Date of Award

8-2012

Degree Type

Thesis

Degree Name

Master of Science

Major

Nutrition

Major Professor

J. Jason Collier

Committee Members

Michael D. Karlstad, Jay Whelan

Abstract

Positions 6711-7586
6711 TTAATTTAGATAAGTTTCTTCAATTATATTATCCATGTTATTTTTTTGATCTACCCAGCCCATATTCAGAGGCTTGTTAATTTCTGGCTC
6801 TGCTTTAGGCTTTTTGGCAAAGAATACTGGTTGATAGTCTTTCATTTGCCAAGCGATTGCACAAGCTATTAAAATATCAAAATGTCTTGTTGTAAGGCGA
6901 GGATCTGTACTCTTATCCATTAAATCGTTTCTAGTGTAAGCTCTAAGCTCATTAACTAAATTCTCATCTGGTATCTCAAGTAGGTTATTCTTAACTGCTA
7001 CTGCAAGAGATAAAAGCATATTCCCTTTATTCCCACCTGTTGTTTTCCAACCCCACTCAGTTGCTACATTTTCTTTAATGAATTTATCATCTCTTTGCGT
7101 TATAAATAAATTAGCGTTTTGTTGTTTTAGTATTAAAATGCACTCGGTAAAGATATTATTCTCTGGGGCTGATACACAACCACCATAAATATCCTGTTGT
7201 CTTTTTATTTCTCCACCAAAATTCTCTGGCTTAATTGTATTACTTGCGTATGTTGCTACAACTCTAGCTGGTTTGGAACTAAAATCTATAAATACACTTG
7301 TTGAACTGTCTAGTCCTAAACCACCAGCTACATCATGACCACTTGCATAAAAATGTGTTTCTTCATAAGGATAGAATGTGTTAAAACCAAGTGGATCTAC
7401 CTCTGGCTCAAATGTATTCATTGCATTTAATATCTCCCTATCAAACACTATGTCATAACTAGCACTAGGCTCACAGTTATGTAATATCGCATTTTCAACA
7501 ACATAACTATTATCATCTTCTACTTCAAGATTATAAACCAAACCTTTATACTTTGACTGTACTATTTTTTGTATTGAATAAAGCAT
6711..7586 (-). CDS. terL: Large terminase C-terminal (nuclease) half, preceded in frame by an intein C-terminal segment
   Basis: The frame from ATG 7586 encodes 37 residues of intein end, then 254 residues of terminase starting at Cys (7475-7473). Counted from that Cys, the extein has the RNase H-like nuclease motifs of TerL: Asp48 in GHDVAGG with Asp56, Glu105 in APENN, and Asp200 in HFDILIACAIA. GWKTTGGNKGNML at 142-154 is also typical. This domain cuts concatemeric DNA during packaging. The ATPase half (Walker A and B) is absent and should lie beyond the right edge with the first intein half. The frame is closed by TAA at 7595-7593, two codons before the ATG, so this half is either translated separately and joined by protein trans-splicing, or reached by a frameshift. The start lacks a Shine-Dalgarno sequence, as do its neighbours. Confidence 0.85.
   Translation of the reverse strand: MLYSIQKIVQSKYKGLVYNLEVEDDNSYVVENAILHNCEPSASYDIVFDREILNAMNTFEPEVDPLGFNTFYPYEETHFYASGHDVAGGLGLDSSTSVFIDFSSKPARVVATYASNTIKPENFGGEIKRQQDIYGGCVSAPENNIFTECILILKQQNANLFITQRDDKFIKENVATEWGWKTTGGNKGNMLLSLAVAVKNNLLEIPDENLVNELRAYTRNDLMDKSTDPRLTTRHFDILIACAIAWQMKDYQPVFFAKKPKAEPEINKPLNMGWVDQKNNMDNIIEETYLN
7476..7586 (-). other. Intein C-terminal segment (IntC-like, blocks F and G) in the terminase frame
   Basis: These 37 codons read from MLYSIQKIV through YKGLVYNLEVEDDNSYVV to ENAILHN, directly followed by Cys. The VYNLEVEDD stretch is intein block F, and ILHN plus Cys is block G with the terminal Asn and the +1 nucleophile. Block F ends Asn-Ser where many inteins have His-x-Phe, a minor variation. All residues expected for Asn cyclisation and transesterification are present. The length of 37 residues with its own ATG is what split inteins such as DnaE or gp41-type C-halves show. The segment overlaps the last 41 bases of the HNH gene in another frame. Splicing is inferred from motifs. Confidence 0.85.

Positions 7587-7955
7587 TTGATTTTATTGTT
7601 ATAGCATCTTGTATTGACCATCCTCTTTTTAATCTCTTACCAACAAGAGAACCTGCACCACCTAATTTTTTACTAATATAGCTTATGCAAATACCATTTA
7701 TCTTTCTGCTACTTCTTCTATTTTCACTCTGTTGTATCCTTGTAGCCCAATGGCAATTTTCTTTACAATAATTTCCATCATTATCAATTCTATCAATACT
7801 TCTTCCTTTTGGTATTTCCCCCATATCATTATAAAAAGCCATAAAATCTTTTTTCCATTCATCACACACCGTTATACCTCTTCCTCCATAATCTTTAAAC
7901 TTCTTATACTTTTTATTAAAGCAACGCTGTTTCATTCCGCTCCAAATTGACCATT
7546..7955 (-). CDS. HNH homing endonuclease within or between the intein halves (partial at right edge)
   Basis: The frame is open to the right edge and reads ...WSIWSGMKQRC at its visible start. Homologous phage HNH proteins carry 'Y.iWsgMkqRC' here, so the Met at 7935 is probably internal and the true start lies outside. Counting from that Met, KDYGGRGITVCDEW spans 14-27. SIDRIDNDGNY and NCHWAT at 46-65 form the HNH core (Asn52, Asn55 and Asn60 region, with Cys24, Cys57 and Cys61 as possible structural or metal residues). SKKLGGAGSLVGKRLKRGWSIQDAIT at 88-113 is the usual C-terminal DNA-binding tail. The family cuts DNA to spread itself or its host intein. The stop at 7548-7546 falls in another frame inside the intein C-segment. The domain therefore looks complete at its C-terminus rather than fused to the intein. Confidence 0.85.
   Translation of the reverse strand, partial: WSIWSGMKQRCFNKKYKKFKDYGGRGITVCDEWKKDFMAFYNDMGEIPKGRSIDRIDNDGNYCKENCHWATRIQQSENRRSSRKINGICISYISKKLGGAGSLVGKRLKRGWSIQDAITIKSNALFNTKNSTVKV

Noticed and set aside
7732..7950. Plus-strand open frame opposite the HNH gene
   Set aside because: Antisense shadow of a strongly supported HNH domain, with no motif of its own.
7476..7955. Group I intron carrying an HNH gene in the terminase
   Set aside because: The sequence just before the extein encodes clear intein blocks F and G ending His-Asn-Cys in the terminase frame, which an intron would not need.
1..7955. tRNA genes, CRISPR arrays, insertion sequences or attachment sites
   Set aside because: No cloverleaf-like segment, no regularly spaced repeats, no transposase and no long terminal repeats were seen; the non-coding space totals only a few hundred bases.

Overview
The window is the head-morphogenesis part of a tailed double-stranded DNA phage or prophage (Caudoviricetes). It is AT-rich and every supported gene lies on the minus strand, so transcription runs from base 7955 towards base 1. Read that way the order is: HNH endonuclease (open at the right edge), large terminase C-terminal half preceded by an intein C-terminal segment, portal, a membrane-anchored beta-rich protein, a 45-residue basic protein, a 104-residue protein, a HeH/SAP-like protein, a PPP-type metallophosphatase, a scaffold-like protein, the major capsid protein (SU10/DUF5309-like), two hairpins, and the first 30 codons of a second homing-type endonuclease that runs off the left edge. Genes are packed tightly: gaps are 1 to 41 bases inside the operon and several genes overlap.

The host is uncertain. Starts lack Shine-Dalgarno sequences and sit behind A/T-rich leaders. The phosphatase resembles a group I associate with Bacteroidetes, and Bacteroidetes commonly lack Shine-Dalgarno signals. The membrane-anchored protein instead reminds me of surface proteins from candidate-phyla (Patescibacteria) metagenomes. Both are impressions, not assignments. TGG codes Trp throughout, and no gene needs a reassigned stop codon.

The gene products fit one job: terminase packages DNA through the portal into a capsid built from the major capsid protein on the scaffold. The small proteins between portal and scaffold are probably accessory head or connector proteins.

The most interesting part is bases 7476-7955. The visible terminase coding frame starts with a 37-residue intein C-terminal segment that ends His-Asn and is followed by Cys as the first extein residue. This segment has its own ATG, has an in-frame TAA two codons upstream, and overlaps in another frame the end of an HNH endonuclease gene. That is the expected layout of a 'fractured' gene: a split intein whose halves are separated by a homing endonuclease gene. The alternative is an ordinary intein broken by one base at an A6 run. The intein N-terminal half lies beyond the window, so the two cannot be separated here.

Type 1 diabetes mellitus (T1DM) is an endocrine disorder that continues to afflict a growing proportion of the U.S. population. Characterized by an autoimmune attack on the pancreatic [beta] cells that leads to their destruction, T1DM develops from absolute insulin deficiency resulting in chronic hyperglycemia. Although the disease requires lifelong insulin therapy and confers enhanced risk for long-term complications, the mechanism of [beta] cell death remains unclear. Fas receptor signaling is critical among cells of hematopoietic origin for its role in immune homeostasis and mediation of target cell death. Fas receptor-ligand interactions might also have a role in [beta] cell death leading to the development of T1DM; pro-inflammatory cytokines released from islet leukocytes can induce Fas receptor to the [beta] cell surface, and systemic loss-of-function mutations in Fas receptor and Fas ligand (FasL) abrogate disease in spontaneous diabetes-prone mice. However, systemic deficiency in Fas and FasL causes an alteration in the T cell repertoire that prevents diabetes, and thus cannot be attributed to absence of Fas [beta] cell signaling. Moreover, the use of distinct Fas mutations and transgenic models that produce dissimilar mechanisms of [beta] cell death leads to conflicting results reported in the scientific literature. Recent evidence using transgenic mouse models of diabetes has indicated a role for Fas in the insulitic phase but not the effector phase of [beta] cell death, while other studies have suggested that alteration of the T cell repertoire by Fas signaling is a causal factor in the autoimmune [beta] cell attack. Furthermore, ectopically-expressed FasL is a potential therapeutic tool for protection of islet transplants by its known ability to provide immune privilege in some tissues. This literature review collectively presents the diverse roles for Fas signaling in [beta] cell death and provides insight into why conflicting conclusions regarding Fas signaling currently exist. Thus, the goal of this literature review is to enable investigators interested in Fas-mediated signaling in the pancreatic [beta] cell to choose an appropriate model system for study design that ideally will translate to therapeutic interventions for T1DM.

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